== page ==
The Heisman was gone. So was the national title. Dixon would not play another down for Oregon; the Ducks lost to Arizona and then dropped their final two regular-season games. Dennis's father rushed from the stands to the field, and when he got there, his son's first words were, "I don't regret a thing." As Terrell helped Dixon off the field, he asked her, "Did you see my touchdown?" Then: "When do we start rehab?"
IT STARTED that night. Dixon's mother, Jueretta, had died of breast cancer the summer after his senior year at San Leandro (Calif.) High, and Dennis's father didn't know if his son would be able to get on a plane for Eugene. Sitting in an otherwise silent visitors' locker room at Arizona, he reminded Dennis, "This can't be worse than losing your mom." With that, Dixon walked back onto the field and put on a headset, Oregon's new assistant quarterbacks coach.
Because he wanted to travel with the team, Dixon didn't have surgery until Dec. 15. Two days later he was walking without crutches. After five days he was riding a bike. In two weeks he was throwing, and a month after that, he was running. Day after day, as Dixon lay on a massage table in the training center, Terrell tested the knee's range of motion and Dixon watched the myriad televisions tuned to ESPN. The draftniks didn't mention him as they talked about other quarterbacks—Matt Ryan, Brian Brohm, Chad Henne—whom he had outplayed for 2 1/2 months.
Agent pitches to potential draftees are often superficial, all about dropping names and promises. Jeff Sperbeck of Octagon went to Dixon in early January with a concrete proposal. He wanted to turn Dixon's dormant Heisman website into a platform to broadcast his rehab. The site would rebuild Dixon's image as trainers rebuilt his knee. He wouldn't be ready to work out in February at the NFL combine or in March on Oregon's pro day, but the Internet could help persuade skeptical NFL general managers that Dixon was still worth drafting.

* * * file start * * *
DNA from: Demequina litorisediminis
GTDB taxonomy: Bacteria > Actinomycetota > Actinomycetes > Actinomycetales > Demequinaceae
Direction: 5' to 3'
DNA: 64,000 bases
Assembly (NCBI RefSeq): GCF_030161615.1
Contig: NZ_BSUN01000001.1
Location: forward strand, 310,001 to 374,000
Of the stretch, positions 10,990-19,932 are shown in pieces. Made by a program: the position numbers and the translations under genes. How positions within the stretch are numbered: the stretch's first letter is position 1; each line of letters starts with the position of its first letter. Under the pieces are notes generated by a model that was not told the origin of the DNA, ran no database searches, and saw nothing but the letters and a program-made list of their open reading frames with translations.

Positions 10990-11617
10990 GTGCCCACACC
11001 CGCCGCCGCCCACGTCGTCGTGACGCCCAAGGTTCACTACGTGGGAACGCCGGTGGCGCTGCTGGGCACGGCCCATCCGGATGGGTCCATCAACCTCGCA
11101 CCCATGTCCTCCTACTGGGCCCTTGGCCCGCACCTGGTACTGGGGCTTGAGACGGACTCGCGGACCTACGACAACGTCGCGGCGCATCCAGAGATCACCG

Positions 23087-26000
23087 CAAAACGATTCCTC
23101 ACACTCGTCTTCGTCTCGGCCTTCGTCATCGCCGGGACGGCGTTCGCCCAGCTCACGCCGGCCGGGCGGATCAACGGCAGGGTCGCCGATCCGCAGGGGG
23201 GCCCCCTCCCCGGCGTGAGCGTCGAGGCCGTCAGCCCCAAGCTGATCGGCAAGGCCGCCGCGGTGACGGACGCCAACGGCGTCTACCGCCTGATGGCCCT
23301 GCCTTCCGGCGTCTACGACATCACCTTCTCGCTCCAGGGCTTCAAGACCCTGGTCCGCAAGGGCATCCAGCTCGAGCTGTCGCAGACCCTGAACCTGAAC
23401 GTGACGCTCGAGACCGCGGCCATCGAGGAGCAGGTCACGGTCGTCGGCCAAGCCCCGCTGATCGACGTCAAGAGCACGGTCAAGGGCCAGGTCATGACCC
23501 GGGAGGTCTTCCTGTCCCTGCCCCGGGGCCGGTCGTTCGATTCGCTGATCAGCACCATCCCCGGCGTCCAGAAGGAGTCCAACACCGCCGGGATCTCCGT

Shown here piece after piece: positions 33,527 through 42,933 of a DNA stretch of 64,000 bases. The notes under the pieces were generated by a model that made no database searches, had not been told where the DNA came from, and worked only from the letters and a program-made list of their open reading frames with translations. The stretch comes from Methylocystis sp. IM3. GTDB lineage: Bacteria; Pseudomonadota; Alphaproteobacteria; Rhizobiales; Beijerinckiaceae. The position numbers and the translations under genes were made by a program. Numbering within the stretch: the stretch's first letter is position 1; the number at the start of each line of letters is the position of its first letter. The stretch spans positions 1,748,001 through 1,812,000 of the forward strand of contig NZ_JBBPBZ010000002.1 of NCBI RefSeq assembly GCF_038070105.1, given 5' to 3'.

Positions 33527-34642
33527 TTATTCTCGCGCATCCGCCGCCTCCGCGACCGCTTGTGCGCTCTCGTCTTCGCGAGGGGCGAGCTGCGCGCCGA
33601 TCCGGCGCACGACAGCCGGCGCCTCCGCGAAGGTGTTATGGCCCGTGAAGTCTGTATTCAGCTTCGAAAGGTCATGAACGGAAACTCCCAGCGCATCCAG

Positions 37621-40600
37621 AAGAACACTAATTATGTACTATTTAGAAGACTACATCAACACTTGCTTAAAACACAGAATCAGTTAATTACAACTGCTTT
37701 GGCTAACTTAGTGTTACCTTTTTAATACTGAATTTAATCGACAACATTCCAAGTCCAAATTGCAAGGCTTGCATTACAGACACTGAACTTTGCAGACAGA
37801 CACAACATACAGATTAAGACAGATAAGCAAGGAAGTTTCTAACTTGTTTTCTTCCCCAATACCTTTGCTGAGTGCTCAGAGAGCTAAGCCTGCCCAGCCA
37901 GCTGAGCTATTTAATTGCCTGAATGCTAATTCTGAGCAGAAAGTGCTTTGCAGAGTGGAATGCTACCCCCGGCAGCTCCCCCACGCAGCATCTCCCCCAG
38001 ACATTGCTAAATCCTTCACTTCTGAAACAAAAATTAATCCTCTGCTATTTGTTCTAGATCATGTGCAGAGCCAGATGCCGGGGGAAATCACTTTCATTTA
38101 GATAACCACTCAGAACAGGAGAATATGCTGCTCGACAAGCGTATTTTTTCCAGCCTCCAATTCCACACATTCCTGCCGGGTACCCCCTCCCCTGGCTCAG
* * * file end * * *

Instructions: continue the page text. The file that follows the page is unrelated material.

The plan appealed to Dixon's taste for transparency. "Besides," he says, "I don't mind the spotlight." Oregon, with its sophisticated approach to marketing and technology, offered the perfect backdrop. Terrell would explain Dixon's regimen. Offensive coordinator Chip Kelly would put him through drills and film study. Fisher would record his progress and edit, with Sperbeck's help. Kyle Wiest, an assistant in the football office, would update the site. Says Fisher, "Nobody had done anything like it."
Dixon, who graduated last June with a sociology degree and a 3.27 GPA, has full access to the training center. When he arrives daily at 9 a.m., Harris has a creatine shake waiting for him. When he leaves, as late as 5 p.m., Harris has another shake ready—chocolate milk with glutamine and whey protein. "We would do this for any of our former players," says director of football operations Jeff Hawkins. "But Dennis is special. We owe it to him."
Before the website's launch in mid-February, Sperbeck e-mailed the link to more than 100 NFL general managers, personnel directors and coaches. Oakland Raiders offensive coordinator Greg Knapp shot back a reply: "I wish everyone had this." Nevertheless, when Dixon attended the combine later that month to participate in interviews, some G.M.'s were surprised that he wasn't on crutches and weren't aware he had begun throwing. "Look at my site," Dixon pleaded. "Just look at it."
When Fisher started filming workouts in mid-February, Dixon could barely drop back. By mid-March he was shuffling from side to side in the pocket, lofting 60-yard fly patterns to former Ducks teammates Jordan Kent (now with the Seahawks) and Cameron Colvin and firing 15-yard slants to roommate Leon Murry. After one of Dixon's passes hit Murry in the ribs, the receiver collapsed in a heap, gasping, "My lungs!"
Dixon played outfield in the Atlanta Braves system last summer and was a finalist last fall for the Draddy Trophy, given to the top scholar in college football. In other words, he has options outside of football. But no QB in this draft has longer arms (36.25 inches) or bigger hands (9.75-inch span) or a faster 40 time (4.49 seconds last year at Oregon). When Dixon was a junior, Bellotti told him he was a better prospect than Vince Young. And that was before Dixon completed 67.7% of his passes in 2007, with 20 touchdowns and just four interceptions. Mike Mayock, the NFL Network's draft expert, believes Dixon is a better passer than Young but not as explosive a runner. He projects Dixon as a fourth-round pick. Asked where Dixon would have been drafted if he hadn't been injured, Mayock said, "Who knows?"
LAST THURSDAY, when Dixon walked to the 50-yard line at Oregon's indoor practice facility, 10 NFL scouts stood in a line, beneath a banner that read blitz this. They had come to witness the rebirth of Dennis Dixon.